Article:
Due to visual impairments, cognitive health issues and illness, seniors are at an increased risk for getting into car crashes. Yet, family members often shy away from discussing ways to keep their loved ones off the road to avoid confrontation or offending them. It’s certainly not a new phenomenon.
In 2012, more than 5,550 people age 65 and older were killed in motor vehicle crashes, according to the U.S. Department of Transportation. Another 214,000 seniors were injured during the same period. But having the “talk” about limiting a loved one’s ability to drive is necessary to keep them safe. Here are some tips to make that talk a positive experience.
Address Pushback Head On
It can be difficult for anyone to give up their sense of independence and autonomy, and, likewise, seniors often feel helpless or isolated at the thought of losing the ability to drive. They may push back to your concerns with anger or resentment, while insisting their driving abilities and overall faculties are in good shape. Still, a negative reaction shouldn’t be a reason to stop discussing the topic of staying safe on the road.
Instead, sit down with your older family member and ask how they have been feeling about driving and whether it would bother them to give it up. Listen to their concerns and feelings before making any suggestions. Empathize with them by letting them know you hear their fears and anxieties, and are there to help. Ask them to keep an open mind and assure them you would like to help find other means of transportation when they’re ready to make that transition.
Assess How They Should Get Around Town
After navigating a few successful conversations with your senior parent or relative, offer some helpful advice about possible next steps. Discuss with them getting a physical and eye exam to ensure there aren’t any problems with their cognition or vision. Next, determine what driving laws apply to their age. New Jersey, for example, requires drivers of all ages to renew their license every four years. Meantime, a vision test may be occasionally required at the discretion of Motor Vehicle Commission personnel. But rather than hope they can pass a driving test — written or behind the wheel — help them become more knowledgeable about various rules of the road by visiting driving-tests.org.
Brainstorm Alternative Transportation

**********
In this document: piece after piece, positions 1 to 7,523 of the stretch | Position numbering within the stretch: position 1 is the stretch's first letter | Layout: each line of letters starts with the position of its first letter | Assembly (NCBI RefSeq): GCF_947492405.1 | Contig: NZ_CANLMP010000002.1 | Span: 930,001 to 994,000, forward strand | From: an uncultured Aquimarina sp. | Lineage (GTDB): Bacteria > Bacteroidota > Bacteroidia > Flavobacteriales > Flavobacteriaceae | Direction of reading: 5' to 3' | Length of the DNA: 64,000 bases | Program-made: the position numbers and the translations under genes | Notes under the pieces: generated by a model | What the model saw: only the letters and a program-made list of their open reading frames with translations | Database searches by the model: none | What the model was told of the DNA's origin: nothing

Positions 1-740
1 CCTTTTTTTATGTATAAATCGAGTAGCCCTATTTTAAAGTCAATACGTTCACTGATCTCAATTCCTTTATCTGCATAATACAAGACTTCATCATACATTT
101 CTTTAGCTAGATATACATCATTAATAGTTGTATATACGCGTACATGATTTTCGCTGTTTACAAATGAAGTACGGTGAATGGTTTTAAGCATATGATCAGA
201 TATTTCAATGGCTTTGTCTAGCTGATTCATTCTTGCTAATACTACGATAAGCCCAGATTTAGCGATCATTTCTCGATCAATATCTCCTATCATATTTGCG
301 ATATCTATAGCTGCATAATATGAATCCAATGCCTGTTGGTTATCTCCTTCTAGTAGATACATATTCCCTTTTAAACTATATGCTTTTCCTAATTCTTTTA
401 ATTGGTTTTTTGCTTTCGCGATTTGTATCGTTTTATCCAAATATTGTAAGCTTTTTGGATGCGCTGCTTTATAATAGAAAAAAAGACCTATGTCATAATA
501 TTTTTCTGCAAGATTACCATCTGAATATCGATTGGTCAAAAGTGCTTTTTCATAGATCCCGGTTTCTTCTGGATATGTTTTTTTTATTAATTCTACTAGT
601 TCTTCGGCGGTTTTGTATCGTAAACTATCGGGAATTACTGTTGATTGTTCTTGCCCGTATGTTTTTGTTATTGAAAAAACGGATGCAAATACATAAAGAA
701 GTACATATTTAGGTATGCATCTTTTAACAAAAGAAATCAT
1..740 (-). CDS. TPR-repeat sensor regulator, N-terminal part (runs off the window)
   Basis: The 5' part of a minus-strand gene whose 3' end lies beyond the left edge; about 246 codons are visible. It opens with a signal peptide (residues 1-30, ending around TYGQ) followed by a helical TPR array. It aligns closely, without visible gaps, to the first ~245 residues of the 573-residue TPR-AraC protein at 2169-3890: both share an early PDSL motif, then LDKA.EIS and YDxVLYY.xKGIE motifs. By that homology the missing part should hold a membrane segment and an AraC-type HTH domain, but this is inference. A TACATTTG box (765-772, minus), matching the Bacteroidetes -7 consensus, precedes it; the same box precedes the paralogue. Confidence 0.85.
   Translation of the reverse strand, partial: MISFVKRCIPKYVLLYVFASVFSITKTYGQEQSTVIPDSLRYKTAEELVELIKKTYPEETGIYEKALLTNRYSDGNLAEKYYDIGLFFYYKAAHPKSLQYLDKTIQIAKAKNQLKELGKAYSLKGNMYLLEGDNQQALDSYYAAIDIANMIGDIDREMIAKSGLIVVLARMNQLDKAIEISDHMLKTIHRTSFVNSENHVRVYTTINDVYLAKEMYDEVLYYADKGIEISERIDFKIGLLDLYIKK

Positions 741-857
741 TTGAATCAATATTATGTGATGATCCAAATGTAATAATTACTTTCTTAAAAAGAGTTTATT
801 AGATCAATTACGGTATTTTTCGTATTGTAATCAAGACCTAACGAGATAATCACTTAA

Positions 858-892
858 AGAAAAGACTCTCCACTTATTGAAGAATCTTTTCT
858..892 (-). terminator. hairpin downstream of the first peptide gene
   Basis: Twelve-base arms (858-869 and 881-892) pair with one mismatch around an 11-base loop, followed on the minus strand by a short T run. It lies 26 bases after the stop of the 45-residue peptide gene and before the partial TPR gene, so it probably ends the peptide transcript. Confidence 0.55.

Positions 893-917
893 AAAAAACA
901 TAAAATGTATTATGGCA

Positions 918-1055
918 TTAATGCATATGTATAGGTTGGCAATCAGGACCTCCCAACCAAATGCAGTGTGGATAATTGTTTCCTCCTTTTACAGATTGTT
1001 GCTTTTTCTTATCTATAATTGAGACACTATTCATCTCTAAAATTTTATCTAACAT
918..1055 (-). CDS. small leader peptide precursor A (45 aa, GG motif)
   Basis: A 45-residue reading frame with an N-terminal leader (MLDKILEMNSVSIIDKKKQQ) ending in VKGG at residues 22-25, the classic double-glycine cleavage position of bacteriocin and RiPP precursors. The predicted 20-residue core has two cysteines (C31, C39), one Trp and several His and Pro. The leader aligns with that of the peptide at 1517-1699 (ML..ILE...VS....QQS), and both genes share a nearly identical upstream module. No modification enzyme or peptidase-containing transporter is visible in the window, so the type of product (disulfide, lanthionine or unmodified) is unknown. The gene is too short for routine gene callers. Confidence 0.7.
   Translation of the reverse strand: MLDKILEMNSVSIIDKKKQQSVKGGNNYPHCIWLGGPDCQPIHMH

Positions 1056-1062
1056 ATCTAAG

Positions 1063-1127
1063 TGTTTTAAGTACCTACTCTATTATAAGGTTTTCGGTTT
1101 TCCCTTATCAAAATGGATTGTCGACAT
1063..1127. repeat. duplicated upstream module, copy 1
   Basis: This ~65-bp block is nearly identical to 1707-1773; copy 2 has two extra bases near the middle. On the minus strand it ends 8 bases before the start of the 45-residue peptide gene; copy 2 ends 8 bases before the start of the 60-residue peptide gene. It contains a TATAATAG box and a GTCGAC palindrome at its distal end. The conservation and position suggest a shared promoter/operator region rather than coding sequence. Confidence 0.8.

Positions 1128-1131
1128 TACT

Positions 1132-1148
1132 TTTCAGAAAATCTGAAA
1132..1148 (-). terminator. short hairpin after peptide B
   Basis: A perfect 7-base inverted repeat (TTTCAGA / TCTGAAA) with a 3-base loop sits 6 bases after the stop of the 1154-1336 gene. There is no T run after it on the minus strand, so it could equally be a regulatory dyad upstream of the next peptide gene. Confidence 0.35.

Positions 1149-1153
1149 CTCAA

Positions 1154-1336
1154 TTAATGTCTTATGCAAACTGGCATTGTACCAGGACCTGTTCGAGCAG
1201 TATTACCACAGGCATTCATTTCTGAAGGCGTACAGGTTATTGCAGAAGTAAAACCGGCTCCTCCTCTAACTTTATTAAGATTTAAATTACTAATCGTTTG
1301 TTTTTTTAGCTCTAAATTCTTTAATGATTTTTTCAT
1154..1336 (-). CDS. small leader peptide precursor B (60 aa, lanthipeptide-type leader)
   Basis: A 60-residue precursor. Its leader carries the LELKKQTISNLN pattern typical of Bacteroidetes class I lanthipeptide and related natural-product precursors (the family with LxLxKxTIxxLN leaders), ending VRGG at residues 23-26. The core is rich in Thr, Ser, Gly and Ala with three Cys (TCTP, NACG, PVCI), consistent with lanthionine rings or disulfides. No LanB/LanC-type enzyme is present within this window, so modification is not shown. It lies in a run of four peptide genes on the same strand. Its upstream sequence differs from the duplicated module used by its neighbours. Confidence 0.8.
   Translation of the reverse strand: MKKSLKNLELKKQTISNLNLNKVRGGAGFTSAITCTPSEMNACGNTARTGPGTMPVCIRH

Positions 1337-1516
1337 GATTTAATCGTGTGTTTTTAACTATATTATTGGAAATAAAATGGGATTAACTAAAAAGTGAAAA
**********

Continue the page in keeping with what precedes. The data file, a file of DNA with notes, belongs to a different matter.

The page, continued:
Your senior family member may need assurance they can still get out of the house and enjoy life without a car. Volunteer to drive at night or over long distances when their vision may be impaired. If busy schedules don’t align, arrange to have a senior shuttle service take them to and from various destinations, or have them download Uber and show them how to arrange for pickup and dropoff. Try to frame these assistance services as a way to gain more mobility and freedom, rather than losing it.
Remember, driving isn’t just about getting from Point A to Point B. Your senior family member may be worried about their ability to get medication on time, buy weekly groceries and visit friends. Set up a grocery delivery service, or see if programs like Instacart or Fresh Direct are available in their area. Amazon Prime subscriptions can also be arranged to deliver goods like snacks, pasta, paper towels and other household items. Joining a senior center or Meetup can also help widen their social circle, where driving isn’t a requirement.
Focus on the Positives
It’s easy to get caught up in what you’re losing — rather than what you’re gaining — when giving up driving. Talk with older family members about the joys of not owning a car, like not dealing with maintenance and upkeep. Likewise, remind them how stressful driving in traffic and getting to appointments on time can be in today’s world.
Instead, focus on how their health can improve by skipping driving and opting instead to walk or bike somewhere, as well as how they can spend more time with family members who offer to drive. Regardless of how you approach their transition to not driving, make the focus about supporting their journey to a new, exciting chapter in life.